Make a Rhyming Story: Read books that rhyme to your child, then talk to him about the rhyming words. Can your child come up with other words that rhyme with those too? Have him write down words that rhyme and make his own story.

Greeting Cards:  Show your child greeting cards that contain rhymes and encourage him to make his own card with a rhyme and a picture to send to someone special or to give to his school teacher.

Rhyming Charades:  Play a game with your child(ren). Each player gets to point to a body part, or something in the room. The other players have to come up with a word that rhymes with the object being pointed to. The first person to call out a correct answer gets to choose the next object.

Rhyming Crafts: Make felt story boards or puppets so your child can act out nursery rhymes such as Humpty Dumpty, Twinkle Twinkle Little Star, and Hickory Dickory Dock.

Rhyming Activity Stations: Set up activity stations for the kids where they can learn a nursery rhyme and complete an activity.

  • Jack and Jill – Put water in a small pail and have a race. Whoever gets to the end first without spilling water is the winner.
  • Baa, Baa Black Sheep – Give the children a sheet of paper, a pencil, and cotton balls. Have them draw a sheep and then attach the cotton balls (as wool) over the body.
  • Cock-a-doodle-doo – Hide a fiddlestick and shoe and give clues on pieces of paper that tell where the fiddlestick and shoe can be found. For example, draw a picture of play kitchen, toy, or desk where the next clue can be found, and so on.
  • Twinkle Twinkle Little Star – Using yellow construction paper and gold glitter glue, have the kids make stars to hang from the ceiling.
  • Simple Simon – Have the children do coin rubbings on paper using crayons. Cut out their pennies and trade them for a pie for lunch.
  • Handy Pandy – Serve mini plum cakes and sugar candy for dessert.

Read rhyming books. Here are a few you might like to borrow from the library or a friend, if you don’t already have them at home.

  • The Gruffalo
  • Dr. Seuss books
  • Ook the Book and Other Silly Rhymes
  • We’re Going on a Bear Hunt
  • I Knew You Could
  • Bear Snores On

Read Across America Day Coming Up – Ideas for Reading with Your Child

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“Hidden in the pages of books are extraordinary worlds and characters that can spark creativity and imagination, and unlock the potential that lies within each of our children. Reading is the foundation upon which all other learning is built, and on Read Across America Day, we reaffirm our commitment to supporting America’s next generation of great readers.” – President Barack Obama, Presidential Proclamation—Read Across America Day, 2011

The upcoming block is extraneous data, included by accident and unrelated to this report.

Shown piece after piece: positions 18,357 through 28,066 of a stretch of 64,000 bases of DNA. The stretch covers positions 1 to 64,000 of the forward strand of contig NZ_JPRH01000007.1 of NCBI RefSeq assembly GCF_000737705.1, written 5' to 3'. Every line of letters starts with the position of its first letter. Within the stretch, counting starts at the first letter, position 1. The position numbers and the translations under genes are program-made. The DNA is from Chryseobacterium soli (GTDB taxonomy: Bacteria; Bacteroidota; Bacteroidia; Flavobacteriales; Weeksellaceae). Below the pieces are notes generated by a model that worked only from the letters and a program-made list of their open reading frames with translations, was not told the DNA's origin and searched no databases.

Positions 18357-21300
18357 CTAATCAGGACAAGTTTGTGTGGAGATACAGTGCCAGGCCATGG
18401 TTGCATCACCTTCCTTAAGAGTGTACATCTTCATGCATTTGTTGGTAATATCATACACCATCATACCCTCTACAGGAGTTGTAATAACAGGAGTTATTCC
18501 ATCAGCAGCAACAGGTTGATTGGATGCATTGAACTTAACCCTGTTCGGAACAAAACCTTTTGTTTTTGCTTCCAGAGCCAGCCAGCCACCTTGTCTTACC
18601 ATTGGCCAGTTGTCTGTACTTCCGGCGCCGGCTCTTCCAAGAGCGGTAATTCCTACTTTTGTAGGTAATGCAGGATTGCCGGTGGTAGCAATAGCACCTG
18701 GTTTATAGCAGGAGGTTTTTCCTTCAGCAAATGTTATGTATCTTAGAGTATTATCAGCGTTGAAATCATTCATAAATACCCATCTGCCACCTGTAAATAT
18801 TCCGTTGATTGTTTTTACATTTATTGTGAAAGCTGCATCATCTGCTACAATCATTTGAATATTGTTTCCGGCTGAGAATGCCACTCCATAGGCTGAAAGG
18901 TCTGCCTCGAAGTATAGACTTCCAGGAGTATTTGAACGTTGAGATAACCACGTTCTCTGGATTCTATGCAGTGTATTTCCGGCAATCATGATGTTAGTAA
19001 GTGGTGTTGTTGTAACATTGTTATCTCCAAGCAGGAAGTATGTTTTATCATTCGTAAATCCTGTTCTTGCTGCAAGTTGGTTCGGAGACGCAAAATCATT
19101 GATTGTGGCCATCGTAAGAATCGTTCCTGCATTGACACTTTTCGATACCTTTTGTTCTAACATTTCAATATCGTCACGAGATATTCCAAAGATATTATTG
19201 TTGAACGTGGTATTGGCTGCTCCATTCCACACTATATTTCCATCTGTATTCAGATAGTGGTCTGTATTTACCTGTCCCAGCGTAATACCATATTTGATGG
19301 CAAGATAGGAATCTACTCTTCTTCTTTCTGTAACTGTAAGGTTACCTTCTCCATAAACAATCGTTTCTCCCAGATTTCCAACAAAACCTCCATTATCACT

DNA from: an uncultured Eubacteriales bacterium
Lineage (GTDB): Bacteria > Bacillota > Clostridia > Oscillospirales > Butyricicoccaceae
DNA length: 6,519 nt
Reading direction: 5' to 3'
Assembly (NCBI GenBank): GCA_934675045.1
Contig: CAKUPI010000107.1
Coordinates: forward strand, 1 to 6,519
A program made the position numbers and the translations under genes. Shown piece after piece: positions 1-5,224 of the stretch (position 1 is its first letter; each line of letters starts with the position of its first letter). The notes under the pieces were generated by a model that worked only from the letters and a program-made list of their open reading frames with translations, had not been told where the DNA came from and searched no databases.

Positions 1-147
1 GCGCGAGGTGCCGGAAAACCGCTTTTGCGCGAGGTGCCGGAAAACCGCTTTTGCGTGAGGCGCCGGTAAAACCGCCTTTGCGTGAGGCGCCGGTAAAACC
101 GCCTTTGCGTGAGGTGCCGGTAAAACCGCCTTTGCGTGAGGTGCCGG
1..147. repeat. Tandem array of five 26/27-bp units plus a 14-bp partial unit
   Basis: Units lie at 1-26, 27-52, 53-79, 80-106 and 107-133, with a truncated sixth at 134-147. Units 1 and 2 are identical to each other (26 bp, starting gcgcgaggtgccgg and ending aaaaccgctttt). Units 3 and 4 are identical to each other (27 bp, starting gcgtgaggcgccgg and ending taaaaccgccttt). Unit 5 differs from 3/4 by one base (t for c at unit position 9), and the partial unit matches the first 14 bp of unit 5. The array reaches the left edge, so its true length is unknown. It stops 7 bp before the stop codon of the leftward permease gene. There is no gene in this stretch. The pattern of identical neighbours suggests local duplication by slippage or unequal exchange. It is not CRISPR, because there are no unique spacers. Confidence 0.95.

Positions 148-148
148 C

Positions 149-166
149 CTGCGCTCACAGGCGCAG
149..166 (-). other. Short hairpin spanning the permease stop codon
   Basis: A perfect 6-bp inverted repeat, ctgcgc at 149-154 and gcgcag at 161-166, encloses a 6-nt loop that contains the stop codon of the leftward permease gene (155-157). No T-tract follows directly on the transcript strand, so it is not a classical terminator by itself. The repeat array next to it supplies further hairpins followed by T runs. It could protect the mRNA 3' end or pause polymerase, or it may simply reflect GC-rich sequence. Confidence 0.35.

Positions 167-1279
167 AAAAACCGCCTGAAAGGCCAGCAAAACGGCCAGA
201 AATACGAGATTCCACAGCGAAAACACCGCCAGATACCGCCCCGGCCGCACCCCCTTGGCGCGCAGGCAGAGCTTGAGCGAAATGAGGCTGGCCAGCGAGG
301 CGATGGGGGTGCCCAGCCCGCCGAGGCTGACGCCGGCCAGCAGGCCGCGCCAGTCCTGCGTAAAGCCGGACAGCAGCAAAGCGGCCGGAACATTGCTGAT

Read Across America Day is almost here, and to take part in this great day we here at Rusty and Rosy (a.k.a. Waterford Institute™) are celebrating all week long. This next week you can expect informative blog posts, Facebook updates, and tweets to help in your family’s reading celebrations. You might find craft ideas, reading tips, book ideas, a giveaway. . . . You’ll have to tune in each day to learn more and benefit from all the fun we’ll be having next week.

But you don’t have to wait until next week to get started. Here are just a few tips to help you celebrate reading with your child:

Where to Read

  • In bed, just before your kids go to sleep
  • In a tent made of sheets
  • In the kitchen, while you’re cooking dinner (older children can read to you while you get dinner ready)
  • In the car
  • Outside (weather permitting); you can have a reading picnic
  • At the library
  • At school
  • On the couch
  • In the playhouse/tree house
  • In the office

What to Read

  • Books, of course
  • Street signs
  • Game rules and pieces (such as cards)
  • Recipes/cookbooks
  • Magazines (you can find some great kids’ magazines for you child)
  • Reading aps for your tablet, smartphone, or computer
  • Newspaper
  • Mail (send a letter to your child)

When to Read

  • Before bed time
  • During lunch (you can make a book-themed lunch)
  • While waiting in line at the drive through for the bank or restaurant